U. FLORIDA (US) — Nails on fingers and toes first appeared at the same time as a 200,000-year global warming event 55 million years ago, giving modern primates better agility and the ability to grasp.
Researchers discovered more than 25 new specimens of the extinct Teilhardina brandti—a lemur-like primate originally described from a single lower molar—that include pieces of upper teeth, ankle bones, and the oldest fossil evidence of fingernails in modern primates.
Stephen Chester and Jonathan Bloch analyze fossilized teeth of Teilhardina brandti, the earliest North American species of euprimates, or “true” primates. Researchers say the species is comparable to the mouse lemur. (Credit: David Haring/Duke Lemur Center)
“If you take all the primates that are alive today, they’re all going to have characteristics that look the same, but unlike people, many of them live in trees,” says co-author Jonathan Bloch, associate curator of vertebrate paleontology at the University of Florida.
“By finding parts of the skeleton of this primitive primate, we are able to test whether nails were present in the common ancestor of the group that includes lemurs, monkeys, and humans—it’s direct evidence as opposed to speculation.”
The study, published online in the American Journal of Physical Anthropology, provides a better understanding of the evolutionary relationships of one of the oldest known modern primates, as well as the time frame and environmental conditions that allowed for the development of nails on all fingers and toes, an exclusive feature among primates.
Specimens of T. brandti were collected over the last seven years in northwestern Wyoming’s Bighorn Basin and represent the earliest North American species from the group of euprimates, also known as “true” primates.
The fossils date to the early Eocene epoch, about 55.8 million years ago, at the same time as a 200,000-year global warming event known as the Paleocene-Eocene Thermal Maximum occurred, Bloch says.
Mammals evolved to be smaller during that time, when even- and odd-toed hoofed mammals, distantly related to modern deer and horses, also first appeared in the fossil record.
“The appearance of the first modern primates in North America co-occurred with the appearance of other modern mammals such as horses, and it’s all associated with a major global warming event,” says co-author Stephen Chester, a Yale University doctoral student and research associate at UF. “It in part set the stage for what we see today in terms of modern mammalian biodiversity.”
Discovery of nails on T. brandti goes counter to previously held theories that nails evolved with an increase in body size. Less than 6 inches long, T. brandti was omnivorous, Bloch says. While archaic primates mostly had claws, some of the characteristics of modern primates include forward-facing eyes, an enlarged brain and nails on all digits.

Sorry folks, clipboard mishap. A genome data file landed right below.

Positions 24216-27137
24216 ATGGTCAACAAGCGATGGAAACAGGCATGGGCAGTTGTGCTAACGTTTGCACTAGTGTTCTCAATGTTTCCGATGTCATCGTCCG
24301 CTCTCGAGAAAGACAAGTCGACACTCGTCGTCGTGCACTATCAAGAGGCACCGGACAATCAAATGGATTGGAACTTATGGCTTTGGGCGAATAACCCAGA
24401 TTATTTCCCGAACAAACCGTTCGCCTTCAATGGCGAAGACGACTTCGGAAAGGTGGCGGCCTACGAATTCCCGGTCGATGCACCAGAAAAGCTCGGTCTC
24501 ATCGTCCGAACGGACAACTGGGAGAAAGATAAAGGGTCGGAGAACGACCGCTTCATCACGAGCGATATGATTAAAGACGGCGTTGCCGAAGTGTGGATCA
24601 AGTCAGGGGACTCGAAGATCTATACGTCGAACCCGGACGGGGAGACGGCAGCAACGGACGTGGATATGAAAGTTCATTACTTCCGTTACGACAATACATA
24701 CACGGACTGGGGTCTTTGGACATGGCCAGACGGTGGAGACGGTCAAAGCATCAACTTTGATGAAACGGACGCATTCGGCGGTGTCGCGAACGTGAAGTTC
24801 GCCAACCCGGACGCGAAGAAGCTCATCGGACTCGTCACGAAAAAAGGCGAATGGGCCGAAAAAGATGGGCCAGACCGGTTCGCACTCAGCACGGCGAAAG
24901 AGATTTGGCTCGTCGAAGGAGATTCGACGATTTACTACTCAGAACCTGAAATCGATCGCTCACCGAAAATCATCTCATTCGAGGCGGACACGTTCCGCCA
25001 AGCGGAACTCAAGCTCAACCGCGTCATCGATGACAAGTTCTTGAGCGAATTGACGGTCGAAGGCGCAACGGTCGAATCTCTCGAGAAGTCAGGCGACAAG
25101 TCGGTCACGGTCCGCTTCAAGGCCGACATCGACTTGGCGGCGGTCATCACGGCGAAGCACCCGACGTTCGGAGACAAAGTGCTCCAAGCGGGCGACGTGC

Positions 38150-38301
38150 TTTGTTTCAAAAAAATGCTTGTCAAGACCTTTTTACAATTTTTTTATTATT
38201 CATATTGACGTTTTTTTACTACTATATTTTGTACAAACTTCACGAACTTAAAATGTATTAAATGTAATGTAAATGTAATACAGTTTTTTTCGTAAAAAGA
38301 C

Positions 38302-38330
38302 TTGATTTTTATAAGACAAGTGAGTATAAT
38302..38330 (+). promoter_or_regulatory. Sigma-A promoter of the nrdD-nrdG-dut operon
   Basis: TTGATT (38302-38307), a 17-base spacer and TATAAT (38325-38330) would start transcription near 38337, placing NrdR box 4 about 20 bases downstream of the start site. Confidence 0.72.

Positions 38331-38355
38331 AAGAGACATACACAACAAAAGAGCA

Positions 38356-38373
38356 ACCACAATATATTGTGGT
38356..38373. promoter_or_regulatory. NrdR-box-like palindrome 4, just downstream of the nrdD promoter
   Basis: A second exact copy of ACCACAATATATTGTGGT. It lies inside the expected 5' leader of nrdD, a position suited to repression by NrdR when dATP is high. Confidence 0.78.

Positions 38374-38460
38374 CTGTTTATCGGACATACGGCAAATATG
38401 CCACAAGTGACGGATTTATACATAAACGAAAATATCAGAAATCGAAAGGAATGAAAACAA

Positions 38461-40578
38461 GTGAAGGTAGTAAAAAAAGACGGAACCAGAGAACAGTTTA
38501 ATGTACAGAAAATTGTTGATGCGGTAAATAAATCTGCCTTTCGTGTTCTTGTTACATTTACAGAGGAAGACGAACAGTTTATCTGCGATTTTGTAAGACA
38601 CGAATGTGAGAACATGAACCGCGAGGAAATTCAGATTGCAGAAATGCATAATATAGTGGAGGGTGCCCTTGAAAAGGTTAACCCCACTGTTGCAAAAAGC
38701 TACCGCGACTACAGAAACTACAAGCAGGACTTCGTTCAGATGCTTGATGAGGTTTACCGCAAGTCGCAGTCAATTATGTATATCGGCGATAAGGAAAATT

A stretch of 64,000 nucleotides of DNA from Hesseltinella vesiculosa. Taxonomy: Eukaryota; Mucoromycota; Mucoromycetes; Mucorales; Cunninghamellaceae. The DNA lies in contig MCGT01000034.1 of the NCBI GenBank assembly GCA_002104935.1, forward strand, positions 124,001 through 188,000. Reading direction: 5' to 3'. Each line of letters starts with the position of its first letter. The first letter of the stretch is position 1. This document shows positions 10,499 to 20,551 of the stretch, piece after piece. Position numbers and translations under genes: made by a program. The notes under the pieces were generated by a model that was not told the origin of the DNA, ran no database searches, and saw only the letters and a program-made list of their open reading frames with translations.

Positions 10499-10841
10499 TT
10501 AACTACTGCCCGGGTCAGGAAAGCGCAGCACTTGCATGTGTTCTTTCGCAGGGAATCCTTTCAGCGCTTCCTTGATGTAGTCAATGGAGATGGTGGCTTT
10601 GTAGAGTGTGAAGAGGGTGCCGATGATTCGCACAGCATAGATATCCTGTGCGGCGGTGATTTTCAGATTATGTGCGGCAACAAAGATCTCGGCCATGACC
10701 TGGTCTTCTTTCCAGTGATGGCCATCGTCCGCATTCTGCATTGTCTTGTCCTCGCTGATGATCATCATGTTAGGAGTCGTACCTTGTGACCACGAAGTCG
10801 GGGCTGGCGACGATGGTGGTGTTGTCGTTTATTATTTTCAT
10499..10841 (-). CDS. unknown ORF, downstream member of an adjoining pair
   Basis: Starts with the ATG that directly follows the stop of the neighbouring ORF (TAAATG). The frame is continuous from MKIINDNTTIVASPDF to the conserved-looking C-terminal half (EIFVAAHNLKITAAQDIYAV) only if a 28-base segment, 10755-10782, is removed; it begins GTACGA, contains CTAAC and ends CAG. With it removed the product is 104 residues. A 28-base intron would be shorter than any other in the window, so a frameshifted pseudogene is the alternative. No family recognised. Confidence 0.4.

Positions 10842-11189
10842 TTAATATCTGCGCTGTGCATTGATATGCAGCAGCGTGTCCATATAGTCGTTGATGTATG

“They are the smallest true nails known on record, whether living or fossil,” says first author Ken Rose, professor in the Center for Functional Anatomy & Evolution at Johns Hopkins University. “That certainly doesn’t suggest nails developed with larger bodies.”
Based on the age of the fossils and analyses of Teilhardina species from other parts of the world, researchers were also able to analyze the hypothesis that mammals migrated from Asia into North America. Instead, they likely passed from Asia, through Europe and into North America on high-latitude land connections.
“This research really suggests that we are looking at something extremely close (to the species found in Europe) and that’s of great interest in itself,” Rose says. “We can show these species were extremely close morphologically in time and found in Europe and Wyoming.”
During the Paleocene-Eocene Thermal Maximum, average temperatures were about 15 degrees Fahrenheit higher than today, and the large variety of mammals found in the fossil record from that time remains a mystery to scientists.
“The finding of this animal and the concentrated effort of this period of time might be one of those things where the closer you look, the less you know,” says Gregg Gunnell, director of the Division of Fossil Primates at the Duke Lemur Center.
“But any time we have the opportunity to add more morphological information to analyze the relationships of animals to answer these biogeographic questions, we can hopefully get closer and closer to an understanding of what led to this big radiation (diversification) of primates in the first place.”
Researchers from Johns Hopkins University and Brooklyn College, City University of New York contributed to the research that was supported by the National Science Foundation and Yale University.
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